handed CW [Gary Carlson, the Cooperating Witness] a ‘Friends for Dean
Zimmermann’ campaign contribution envelope stating ‘you’ve
already maxed out though on the limit, right?’ CW advised, ‘Yeah,
I think so,’ and Zimmermann then instructed the CW to find somebody else
who wants to write a check. CW responded, ‘Got it,’ and asked for
a couple more of the envelopes. Zimmermann handed CW more envelopes (for a total
of four) stating ‘$600 for a married couple is the limit,’ to which
CW responded ‘okay.’”
What Zimmermann is proposing to Carlson is that he “bundle” the
contributions. If he wanted to contribute $1200 to the campaign, then he would
have to find four new people that would write checks for $300 each or $600 for
a married couple. Ward 7 Councilmember Lisa Goodman, with only tepid opposition
in this election, has raised more than $100,000. She represents most of downtown.
Developers would like her to like them. She only gives a few fundraisers a year,
so it’s important to show up and make a good impression. Doesn’t
it seem reasonable that a lawyer who is representing a developer who wants to
build something worth tens of millions of dollars would talk to the other members
of his law firm and bundle their contributions, understanding that any political
contribution they made would be billed to the client?
Zimmermann explained the law to Carlson. Later Carlson gave Zimmermann four
envelopes each with $300 in cash and Somali sounding names identifying the donors.
Zimmermann took the envelopes home with him. He did not record those contributors
on his Campaign Report. When the Feds searched Zimmermann’s home they
found the four envelopes with the cash. It is most probable that Zimmermann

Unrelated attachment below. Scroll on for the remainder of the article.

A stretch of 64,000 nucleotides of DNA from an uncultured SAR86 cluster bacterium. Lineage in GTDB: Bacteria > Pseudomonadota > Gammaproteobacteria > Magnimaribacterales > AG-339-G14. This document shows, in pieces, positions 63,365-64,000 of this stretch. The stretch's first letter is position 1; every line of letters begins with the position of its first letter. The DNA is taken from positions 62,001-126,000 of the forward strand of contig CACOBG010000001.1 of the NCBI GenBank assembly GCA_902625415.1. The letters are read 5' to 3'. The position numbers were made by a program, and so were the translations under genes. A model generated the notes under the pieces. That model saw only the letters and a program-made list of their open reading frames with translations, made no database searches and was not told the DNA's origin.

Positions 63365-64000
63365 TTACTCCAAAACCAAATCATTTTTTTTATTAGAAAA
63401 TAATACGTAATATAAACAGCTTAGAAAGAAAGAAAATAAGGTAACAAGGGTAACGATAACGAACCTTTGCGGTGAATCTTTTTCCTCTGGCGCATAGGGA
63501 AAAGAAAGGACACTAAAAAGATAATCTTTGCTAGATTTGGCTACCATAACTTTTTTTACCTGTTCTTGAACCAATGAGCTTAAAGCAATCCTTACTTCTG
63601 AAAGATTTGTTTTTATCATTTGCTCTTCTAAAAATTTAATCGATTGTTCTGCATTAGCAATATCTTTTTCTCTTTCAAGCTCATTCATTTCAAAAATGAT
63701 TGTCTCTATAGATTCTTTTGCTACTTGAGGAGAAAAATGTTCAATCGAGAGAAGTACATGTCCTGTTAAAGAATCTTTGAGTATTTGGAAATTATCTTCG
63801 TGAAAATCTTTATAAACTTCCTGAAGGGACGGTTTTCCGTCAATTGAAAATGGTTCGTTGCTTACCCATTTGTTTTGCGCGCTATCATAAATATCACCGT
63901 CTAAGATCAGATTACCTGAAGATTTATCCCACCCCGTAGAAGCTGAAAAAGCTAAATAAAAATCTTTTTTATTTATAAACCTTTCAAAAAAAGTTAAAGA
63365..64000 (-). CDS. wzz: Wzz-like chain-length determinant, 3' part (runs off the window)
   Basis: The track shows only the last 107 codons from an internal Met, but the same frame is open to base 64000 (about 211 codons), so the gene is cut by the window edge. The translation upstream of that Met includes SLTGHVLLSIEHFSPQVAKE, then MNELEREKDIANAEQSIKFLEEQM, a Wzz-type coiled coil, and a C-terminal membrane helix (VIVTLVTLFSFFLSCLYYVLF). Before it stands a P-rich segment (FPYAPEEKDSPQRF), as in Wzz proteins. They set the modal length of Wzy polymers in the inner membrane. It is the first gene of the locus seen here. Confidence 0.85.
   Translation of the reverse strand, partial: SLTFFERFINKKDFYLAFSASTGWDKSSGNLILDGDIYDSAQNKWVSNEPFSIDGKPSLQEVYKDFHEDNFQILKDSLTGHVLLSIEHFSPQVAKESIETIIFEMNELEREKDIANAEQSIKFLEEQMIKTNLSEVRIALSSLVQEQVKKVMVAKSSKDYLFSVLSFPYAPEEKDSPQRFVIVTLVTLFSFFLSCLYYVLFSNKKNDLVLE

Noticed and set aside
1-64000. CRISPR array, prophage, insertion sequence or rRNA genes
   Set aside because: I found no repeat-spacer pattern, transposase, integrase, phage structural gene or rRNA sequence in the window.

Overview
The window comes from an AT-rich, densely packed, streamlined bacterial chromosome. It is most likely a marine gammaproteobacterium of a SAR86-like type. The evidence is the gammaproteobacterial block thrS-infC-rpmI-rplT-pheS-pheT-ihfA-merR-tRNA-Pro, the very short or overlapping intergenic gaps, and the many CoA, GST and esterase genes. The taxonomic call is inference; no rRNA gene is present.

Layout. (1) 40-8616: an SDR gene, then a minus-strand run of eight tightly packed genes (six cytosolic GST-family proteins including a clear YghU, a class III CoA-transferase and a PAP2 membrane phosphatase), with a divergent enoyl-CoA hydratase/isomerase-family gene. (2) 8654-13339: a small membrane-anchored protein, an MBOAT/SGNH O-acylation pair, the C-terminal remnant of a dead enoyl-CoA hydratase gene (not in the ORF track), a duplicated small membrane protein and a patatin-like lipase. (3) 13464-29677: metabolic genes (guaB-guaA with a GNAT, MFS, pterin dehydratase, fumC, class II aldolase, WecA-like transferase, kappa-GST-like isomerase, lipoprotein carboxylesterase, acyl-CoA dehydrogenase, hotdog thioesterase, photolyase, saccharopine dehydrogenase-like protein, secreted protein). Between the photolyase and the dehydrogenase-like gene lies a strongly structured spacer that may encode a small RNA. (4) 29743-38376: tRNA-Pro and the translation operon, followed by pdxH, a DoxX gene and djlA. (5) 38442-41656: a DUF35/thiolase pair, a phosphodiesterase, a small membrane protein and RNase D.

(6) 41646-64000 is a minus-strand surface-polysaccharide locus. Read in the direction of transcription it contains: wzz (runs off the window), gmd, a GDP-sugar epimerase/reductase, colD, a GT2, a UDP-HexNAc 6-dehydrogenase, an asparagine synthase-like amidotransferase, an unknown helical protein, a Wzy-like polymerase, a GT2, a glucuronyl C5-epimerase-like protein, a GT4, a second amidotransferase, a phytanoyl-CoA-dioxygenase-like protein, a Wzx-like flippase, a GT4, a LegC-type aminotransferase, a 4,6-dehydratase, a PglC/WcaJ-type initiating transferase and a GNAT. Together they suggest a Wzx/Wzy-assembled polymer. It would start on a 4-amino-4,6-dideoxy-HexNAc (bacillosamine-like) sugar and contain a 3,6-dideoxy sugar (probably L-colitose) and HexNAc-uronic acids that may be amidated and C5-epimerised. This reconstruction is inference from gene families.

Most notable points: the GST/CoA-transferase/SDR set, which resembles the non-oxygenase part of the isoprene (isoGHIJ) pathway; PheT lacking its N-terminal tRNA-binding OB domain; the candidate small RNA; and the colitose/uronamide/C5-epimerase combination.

and Jenny Heiser, his wife, looked at the envelopes, thought there was something
fishy about them, and thought they’d return them when the crush of the
what did Dean Zimmermann do wrong?
Did he take a bribe in exchange for a vote? He was raising money for a political
organization (FREE) just like he used to raise money for civil rights organizations,
antiwar activities, Jesse Jackson, Paul Wellstone and bail funds for political
Did he sell his vote? He actually voted against Carlson’s project. Molly
Ivins likes to quote the Texas Leg’(islature) on political fundraising:
“If you can’t take their money, drink their liquor and screw their
women, and vote your conscience, then you’re not a real man.”
Did Zimmermann break any laws in raising money for his campaign? He strictly
upheld the law in raising campaign funds, and when something smelled fishy the
money never got into the campaign.
So, what did Dean do wrong?
Zimmermann did nothing wrong. The FBI and Tom Hefflefinger, the Federal Prosecuting
Attorney, know they don’t have a legal case against him, so they’ve
decided to hang him in the press. They should either bring an indictment or
publicly apologize for marching into his house, taking his campaign materials,
his mailing lists, disrupting his campaign and trying to destroy him in the
Friends of Zimmermann are fighting back. They are determined to not let the
new Stormtroopers get away with this. If you want to help, send a check to Zimmermann
for Justice, c/o David Tilsen, 3220 10th Ave. S., Minneapolis, MN 55407. ||